Your Excellency, Ambassador Zlauvinen,
Congratulations on your election as President of the Conference.
You have my full support in the task ahead of us.
Excellencies. Delegates. Ladies and gentlemen.
This Conference has been long-delayed.
But its importance and urgency remain undiminished.
It takes place at a critical juncture for our collective peace and security.
The climate crisis, stark inequalities, conflicts and human rights violations, and the personal and economic devastation caused by the COVID-19 pandemic, have put our world under greater stress than it has faced in our lifetimes.
And it occurs at a time of nuclear danger not seen since the height of the Cold War. That is the reason that to [underscore] the importance of this conference, I will be in a few days in Hiroshima at the anniversary of the first nuclear bombardment in human history. And then, I will follow it with two visits to other countries in the region having non-proliferation as a key item in the agenda of the visits.
Now, the initial post-Cold War period ushered in a tentative new hope for peace.
A hope found in massive arsenal reductions, in entire regions declaring themselves to be nuclear-weapons-free, and in the entrenchment of norms against the use, proliferation and testing of nuclear weapons.
When I was Prime Minister of Portugal, I instructed our mission to the United Nations to vote — for the first time — against the resumption of nuclear testing in the Pacific. Before, the tradition of my country was to abstain, as if this was a matter in which we can abstain.
And through a combination of commitment, judgment and luck, the world avoided the suicidal mistake of nuclear conflict.
But as the years have passed, these fruits of hope are withering.
Humanity is in danger of forgetting the lessons forged in the terrifying fires of Hiroshima and Nagasaki.
Geopolitical tensions are reaching new highs.
Competition is trumping co-operation and collaboration.
Distrust has replaced dialogue and disunity has replaced disarmament.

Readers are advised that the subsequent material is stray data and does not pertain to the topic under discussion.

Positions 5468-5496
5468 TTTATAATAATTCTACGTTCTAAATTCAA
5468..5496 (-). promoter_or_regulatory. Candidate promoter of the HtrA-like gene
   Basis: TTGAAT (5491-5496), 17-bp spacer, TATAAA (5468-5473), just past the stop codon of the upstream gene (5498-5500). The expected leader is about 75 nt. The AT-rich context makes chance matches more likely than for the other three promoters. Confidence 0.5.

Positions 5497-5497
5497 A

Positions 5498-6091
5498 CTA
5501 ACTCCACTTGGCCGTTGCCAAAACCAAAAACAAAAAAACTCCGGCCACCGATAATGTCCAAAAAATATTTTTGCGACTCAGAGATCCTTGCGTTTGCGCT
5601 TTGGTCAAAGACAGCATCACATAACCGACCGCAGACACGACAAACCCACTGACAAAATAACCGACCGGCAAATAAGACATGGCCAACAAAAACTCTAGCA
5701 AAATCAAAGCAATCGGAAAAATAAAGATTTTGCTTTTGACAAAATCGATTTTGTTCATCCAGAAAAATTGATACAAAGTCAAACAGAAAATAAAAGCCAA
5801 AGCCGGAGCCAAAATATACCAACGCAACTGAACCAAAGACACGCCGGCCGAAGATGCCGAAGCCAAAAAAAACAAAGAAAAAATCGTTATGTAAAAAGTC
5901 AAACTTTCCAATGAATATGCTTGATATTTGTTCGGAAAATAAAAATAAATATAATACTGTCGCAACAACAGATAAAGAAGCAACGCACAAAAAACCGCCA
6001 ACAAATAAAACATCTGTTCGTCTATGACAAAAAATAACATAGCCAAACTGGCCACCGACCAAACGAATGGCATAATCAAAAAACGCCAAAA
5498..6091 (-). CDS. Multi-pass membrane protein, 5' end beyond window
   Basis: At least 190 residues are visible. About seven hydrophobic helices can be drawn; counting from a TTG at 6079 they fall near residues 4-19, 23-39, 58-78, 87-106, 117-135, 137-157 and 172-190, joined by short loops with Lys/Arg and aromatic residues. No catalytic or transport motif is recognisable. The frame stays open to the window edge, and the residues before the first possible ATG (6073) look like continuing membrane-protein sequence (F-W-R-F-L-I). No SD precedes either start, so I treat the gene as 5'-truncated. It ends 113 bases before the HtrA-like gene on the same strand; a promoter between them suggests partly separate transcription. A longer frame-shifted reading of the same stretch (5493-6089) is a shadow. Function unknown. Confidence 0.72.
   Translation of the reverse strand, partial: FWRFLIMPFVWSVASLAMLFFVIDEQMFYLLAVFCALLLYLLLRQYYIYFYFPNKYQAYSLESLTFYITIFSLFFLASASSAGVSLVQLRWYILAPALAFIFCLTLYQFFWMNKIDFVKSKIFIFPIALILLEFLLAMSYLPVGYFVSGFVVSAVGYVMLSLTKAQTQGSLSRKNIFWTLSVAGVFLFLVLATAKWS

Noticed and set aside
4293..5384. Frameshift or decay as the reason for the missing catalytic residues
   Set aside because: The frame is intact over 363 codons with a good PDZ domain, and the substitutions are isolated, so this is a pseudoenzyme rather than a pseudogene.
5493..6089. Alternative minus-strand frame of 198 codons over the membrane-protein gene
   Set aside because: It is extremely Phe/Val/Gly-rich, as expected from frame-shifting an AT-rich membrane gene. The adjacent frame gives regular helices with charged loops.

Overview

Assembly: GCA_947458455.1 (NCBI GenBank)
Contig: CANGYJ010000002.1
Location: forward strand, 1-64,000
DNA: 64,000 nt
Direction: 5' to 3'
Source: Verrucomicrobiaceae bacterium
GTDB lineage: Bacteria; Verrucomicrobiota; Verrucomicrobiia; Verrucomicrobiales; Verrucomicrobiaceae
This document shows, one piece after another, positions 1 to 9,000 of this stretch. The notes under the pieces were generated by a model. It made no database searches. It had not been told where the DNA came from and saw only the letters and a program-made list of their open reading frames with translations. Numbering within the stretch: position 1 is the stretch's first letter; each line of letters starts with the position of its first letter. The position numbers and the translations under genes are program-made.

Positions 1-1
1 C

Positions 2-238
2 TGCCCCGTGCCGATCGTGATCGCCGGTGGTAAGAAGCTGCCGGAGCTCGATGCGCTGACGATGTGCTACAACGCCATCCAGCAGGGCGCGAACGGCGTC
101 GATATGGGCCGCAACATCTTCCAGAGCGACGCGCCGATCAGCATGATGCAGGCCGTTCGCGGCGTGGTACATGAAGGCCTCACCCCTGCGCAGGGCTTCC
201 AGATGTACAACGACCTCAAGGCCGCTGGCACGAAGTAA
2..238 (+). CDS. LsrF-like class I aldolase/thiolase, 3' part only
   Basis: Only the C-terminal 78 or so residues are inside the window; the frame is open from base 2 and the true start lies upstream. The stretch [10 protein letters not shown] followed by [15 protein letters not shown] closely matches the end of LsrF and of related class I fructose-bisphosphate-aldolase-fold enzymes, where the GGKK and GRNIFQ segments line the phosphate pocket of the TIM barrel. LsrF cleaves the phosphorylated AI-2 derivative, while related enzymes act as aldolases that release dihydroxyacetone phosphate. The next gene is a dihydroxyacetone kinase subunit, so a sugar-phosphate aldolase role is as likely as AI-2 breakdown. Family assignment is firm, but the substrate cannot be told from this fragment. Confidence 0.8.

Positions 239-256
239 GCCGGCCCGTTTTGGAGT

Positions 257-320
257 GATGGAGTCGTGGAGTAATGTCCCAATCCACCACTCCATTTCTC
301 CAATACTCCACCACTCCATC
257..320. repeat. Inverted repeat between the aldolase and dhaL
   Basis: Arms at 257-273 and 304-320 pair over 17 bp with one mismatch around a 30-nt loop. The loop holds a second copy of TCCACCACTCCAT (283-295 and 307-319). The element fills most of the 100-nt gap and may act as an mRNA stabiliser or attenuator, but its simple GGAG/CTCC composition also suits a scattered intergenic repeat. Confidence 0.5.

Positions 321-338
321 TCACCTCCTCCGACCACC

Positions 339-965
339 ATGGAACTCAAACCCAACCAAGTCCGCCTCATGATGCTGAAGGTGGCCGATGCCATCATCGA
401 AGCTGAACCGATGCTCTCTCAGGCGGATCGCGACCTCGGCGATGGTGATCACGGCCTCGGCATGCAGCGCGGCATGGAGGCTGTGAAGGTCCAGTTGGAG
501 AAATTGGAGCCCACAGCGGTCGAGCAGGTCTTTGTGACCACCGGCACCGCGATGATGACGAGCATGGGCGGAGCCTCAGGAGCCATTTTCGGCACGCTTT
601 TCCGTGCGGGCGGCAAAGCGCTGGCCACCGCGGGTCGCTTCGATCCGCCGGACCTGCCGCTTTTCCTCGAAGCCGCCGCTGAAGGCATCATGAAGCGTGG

States are seeking false security in stockpiling and spending hundreds of billions of dollars on doomsday weapons that have no place on our planet.
Almost 13,000 nuclear weapons are now being held in arsenals around the world.
All this at a time when the risks of proliferation are growing and guardrails to prevent escalation are weakening.
And when crises — with nuclear undertones — are festering.
From the Middle East and the Korean Peninsula.
To the invasion of Ukraine by Russia, and to many other factors around the world.
The clouds that parted following the end of the Cold War are gathering once more.
We have been extraordinarily lucky so far. But luck is not a strategy.
Nor is it a shield from geopolitical tensions boiling over into nuclear conflict.
Today, humanity is just one misunderstanding, one miscalculation away from nuclear annihilation.
We need the Treaty on Non-Proliferation of Nuclear Weapons as much as ever.
That is why this Review Conference is so important.
It’s an opportunity to hammer-out the measures that will help avoid certain disaster.
And to put humanity on a new path towards a world free of nuclear weapons.
It’s also a chance to strengthen this Treaty and make it fit for the worrying world around us.
I suggest five areas for action.
First — we urgently need to reinforce and reaffirm the 77-year-old norm against the use of nuclear weapons.
This requires a steadfast commitment from all States Parties.
It means finding practical measures that will reduce the risk of nuclear war and put us back on the path to disarmament.
We need to strengthen all avenues of dialogue and transparency.
Peace cannot take hold in an absence of trust and mutual respect.
Second — reducing the risk of war is not enough.
Eliminating nuclear weapons is the only guarantee they will never be used.
We must work relentlessly towards this goal.
This must start with new commitments to shrink the numbers of all kinds of nuclear weapons so that they no longer hang by a thread over humanity.
And it means reinvigorating — and fully resourcing — our multilateral agreements and frameworks around disarmament and non-proliferation, including the important work of the International Atomic Energy Agency.
Third — we need to address the simmering tensions in the Middle East and Asia.
By adding the threat of nuclear weapons to enduring conflicts, these regions are edging towards catastrophe.
We need to redouble our support for dialogue and negotiation to ease tensions and forge new bonds of trust in regions that have seen too little.
Fourth — we need to promote the peaceful use of nuclear technology as a catalyst to advance the Sustainable Development Goals, including for medical and other uses.
When used for peaceful purposes, this technology can be a great benefit to humanity.
And fifth — we need to fulfill all outstanding commitments in the Treaty itself, and keep it fit-for-purpose in these trying times.
We are all here today because we believe in the Treaty’s purpose and function.
But carrying it into the future requires going beyond the status quo.
It requires renewed commitment, and real, good faith negotiations.
And it requires all Parties to listen, compromise and keep the lessons of the past — and the fragility of the future — in view at all times.
Future generations are counting on your commitment to step back from the abyss.
We have a shared obligation to leave the world a better, safer place than we found it.
This is our moment to meet this basic test, and lift the cloud of nuclear annihilation, once and for all.